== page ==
Effects of feed additive Sanbio SANA on zootechnical performances and the health of young broilers (University of Sfax, Tunisia, 2017)

University of Sfax approved efficacy of feed additive Sanbio SANA on poultry

Sfax, Tunisia (September 22, 2017) – Over the past decades, animal production has developed around the world to become a strategic activity. This development has been supported by advances in food, improved livestock conditions, animal health, genetic improvement and new animal knowledge. At the same time, the growing need for animal protein has led to the intensification of this activity, which has been accompanied by a radical change in the production model. Thus, in order to meet high production needs and achieve optimum and economical performance, many products have been used in the feeding of domestic animals. These include mainly animal flours, raw materials containing drug substances, growth promoters, GMOs, anti-coccidic substances, preservatives and others. Unfortunately, the misuse of such substances has been accompanied by the emergence of many problems on farms (mad cow disease, antibiotic resistance, vitular fever, pollution, etc.), strongly felt by consumers and scientists because of the potential risks of residues in animal products, livestock effluents and water bodies. To produce animal proteins that meet the wishes of consumers respecting animal welfare and the environment, the zootechnical researches have been focused during the last years on the possibilities to find alternatives through the use of additives and natural products possessing equivalent properties and allowing to reach similar levels of performance. Probiotics, enzymes, essential oils, plant extracts have been made available to the feed industry. The purpose of these additives is to act on the digestive tract and to offer nutritional and environmental benefits.

In Tunisia, broiler and layer farms developed very rapidly in the 1970s and early 1980s. This poultry sector occupies a privileged position in some studies because this sector is distinguished by its rapid evolution and is a definite achievement by the self-sufficiency achieved both in poultry meat and in table eggs. Poultry meat production is very concentrated on the coast of the country, and the east is much less in the north and in the western regions of the country. In 2010, total poultry meat amounted to 159,960 tons, representing a consumption per capita and per year of 15.1 kg. It should be noted that in 2009, the level of consumption was 13.8 kg/inhabitant/year, an increase of 8.6%. The contribution of poultry meat to total meat production has changed considerably. It represented about 51.6% in 2009 and 2010, reaching about 53% of total meat produced in Tunisia.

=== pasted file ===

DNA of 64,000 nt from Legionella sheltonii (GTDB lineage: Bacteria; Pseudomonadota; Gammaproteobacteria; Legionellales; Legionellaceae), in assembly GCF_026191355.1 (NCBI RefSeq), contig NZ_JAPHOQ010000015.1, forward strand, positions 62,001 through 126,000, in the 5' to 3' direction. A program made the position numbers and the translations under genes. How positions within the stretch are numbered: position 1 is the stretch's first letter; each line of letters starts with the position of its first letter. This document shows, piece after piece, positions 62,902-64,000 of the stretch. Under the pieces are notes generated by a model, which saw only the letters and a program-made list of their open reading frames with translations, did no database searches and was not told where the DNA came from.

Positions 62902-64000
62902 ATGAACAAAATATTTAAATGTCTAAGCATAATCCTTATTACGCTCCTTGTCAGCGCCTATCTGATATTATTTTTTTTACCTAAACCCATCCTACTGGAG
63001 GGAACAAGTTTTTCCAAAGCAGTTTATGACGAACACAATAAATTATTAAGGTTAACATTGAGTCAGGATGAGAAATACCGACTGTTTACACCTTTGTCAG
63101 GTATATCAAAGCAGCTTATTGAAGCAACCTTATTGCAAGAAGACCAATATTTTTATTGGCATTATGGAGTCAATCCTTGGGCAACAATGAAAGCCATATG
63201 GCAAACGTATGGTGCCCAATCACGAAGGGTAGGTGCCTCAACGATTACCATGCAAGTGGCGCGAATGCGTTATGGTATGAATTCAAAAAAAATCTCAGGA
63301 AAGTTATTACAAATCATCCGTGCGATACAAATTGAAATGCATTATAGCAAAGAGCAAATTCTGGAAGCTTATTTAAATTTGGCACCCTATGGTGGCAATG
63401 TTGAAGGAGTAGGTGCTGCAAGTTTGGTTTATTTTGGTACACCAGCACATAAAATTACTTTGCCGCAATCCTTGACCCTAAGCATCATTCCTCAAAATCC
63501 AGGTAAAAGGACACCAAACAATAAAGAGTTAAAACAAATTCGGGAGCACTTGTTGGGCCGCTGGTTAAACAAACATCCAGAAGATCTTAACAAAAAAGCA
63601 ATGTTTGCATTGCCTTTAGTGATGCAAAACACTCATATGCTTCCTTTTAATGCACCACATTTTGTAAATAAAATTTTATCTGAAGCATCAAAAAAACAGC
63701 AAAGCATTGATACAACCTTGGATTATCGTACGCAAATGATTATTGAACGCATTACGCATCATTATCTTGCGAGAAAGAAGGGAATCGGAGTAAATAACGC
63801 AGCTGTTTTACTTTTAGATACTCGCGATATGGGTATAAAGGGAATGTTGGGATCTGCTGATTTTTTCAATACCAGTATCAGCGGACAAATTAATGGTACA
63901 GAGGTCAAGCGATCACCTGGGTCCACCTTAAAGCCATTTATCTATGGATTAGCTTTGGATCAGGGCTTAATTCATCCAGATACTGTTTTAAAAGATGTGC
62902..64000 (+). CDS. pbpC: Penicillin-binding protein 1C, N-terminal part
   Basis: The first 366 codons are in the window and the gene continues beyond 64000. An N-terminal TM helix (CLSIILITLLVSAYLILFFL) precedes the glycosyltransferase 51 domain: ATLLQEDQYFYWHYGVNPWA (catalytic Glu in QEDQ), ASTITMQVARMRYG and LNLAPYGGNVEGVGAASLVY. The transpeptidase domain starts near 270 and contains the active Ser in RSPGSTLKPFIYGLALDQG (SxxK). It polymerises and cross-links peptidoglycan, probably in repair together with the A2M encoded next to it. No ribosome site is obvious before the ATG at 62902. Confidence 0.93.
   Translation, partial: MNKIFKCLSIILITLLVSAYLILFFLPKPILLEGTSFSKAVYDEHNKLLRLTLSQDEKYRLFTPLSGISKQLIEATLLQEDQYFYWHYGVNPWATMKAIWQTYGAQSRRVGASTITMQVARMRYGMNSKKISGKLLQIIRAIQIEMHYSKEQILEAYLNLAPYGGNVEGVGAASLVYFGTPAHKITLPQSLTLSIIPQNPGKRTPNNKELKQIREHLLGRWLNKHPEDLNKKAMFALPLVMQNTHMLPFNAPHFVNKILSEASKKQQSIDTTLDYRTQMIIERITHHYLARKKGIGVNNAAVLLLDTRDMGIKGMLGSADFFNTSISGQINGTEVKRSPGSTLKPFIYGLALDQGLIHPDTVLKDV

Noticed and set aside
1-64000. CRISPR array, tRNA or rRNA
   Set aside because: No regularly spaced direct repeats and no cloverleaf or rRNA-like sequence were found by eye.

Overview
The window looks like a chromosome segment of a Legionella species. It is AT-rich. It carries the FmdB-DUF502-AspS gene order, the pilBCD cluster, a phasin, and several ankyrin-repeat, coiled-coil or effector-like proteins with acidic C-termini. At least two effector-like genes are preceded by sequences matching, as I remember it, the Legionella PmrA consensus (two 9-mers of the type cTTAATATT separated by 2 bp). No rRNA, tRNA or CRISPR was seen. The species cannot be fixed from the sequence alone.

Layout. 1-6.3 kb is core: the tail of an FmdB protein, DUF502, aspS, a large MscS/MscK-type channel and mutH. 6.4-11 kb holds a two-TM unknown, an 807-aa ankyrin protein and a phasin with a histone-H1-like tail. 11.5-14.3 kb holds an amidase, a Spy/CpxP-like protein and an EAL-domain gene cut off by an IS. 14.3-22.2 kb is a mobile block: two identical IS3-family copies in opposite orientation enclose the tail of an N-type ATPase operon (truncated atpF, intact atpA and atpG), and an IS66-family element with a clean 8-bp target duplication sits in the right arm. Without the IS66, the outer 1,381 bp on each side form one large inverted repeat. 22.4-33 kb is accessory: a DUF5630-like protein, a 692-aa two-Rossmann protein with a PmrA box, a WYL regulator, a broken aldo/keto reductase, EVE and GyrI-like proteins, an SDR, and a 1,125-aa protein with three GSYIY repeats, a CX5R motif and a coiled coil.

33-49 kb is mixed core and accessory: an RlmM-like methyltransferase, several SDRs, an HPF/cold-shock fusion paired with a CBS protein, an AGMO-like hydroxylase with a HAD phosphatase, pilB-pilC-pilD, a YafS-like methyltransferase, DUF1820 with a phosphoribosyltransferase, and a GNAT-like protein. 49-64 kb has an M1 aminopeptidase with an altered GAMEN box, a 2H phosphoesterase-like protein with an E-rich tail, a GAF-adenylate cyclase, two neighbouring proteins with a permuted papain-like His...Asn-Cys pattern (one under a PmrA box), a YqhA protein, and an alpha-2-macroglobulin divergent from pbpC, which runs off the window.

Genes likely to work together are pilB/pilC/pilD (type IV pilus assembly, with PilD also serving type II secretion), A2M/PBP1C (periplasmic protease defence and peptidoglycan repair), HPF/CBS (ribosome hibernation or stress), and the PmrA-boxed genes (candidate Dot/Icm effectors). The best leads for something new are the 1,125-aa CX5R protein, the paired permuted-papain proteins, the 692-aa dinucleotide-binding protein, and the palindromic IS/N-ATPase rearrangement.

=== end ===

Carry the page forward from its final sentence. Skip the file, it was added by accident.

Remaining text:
The present study was therefore, planned to investigate the effect of feed additive Sanbio SANA on the performance of the broilers.

This project is being carried out within the collaboration between the University of Sfax – Veterinary Research Centre – Tunisia,  SGDAI General Society for Agricultural and Industrial Development – Tunisia and SANBOS GmbH – Germany.

1.  Materials and methods

Table 1. Basic data

Responsible organization University of Sfax – Veterinary Research Centre
Location Tourba Aguereb , Sfax, Tunisia
Species Broiler
Breed Arbor Acres
Number 480 heads totally
Experimental product Sanbio SANA, manufactured by SANBOS GmbH, Germany
Rate 1 kg per 1 tonne concentrate feed (resp. 0.1%)
Timetable Age at start: 15 days Age at end: 45 days Trial duration: 30 days
Evaluation Weight, feed conversion, mortality, intestinal flora

The experiment took place in a poultry house, located in Tourba Aguereb in the governorate of Sfax. In the left part of this building we installed 8 floors of 1.7m length and 1.5m width and 1m in height. The separation height was increased to avoid the passage of

chickens between lots.

The feeders are cylindrical in galvanized sheet and can feed up to 50 chickens. During the experiment, lines of water troughs filled manually with tap water were used. The lighting is provided by lamps whose light intensity is 40watt/lamp. Heating is provided by farmers feeding on gas cylinders. Heating intensity depends on the age of the animals in order to decrease the number of breeders as the chickens grow.

Cooling of the building is provided by sprinklers at the roof. The breeding is carried out on a litter of wood chips spread over a thickness of 8 cm, it allows to limit the heat losses of the animals and the absorption of the moisture of the droppings. This litter has been evenly distributed over the entire living area of the chickens.

A total of 240 chicks aged 15 days, from the hatchery of the Poultry Company Chaabouni strain Arbor Acres was used. These animals are divided into two groups according to their diet One group (Control): feeds on concentrated feed (CG2S) from MEDIMIX which contains no antibiotics, growth factors or other additives (Table 2). One group (SANA): feeds on the same food with the addition of feed additive Sanbio SANA at 0.1%. The chicks in each group were randomly distributed over 4 cages of 30 subjects each.

The trial was run without adverse technical events (e.g. power failure, feed/water failures, etc.).

Table 2. Diet

Metabolizable energy kcal/kg 3100
Crude protein % 18
Crude cellulose % 5
Calcium % 0.45
Phosphorus % 1
Fat % 4

Figure 1. Cage

Figure 2. Feeders

Figure 3. Water dispenser

In order to be able to follow the various data and calculate the animal zootechnical parameters, namely the average daily gain (ADG), the feed conversion rate (FCR) and the mortality rate, the following experimental protocol was followed.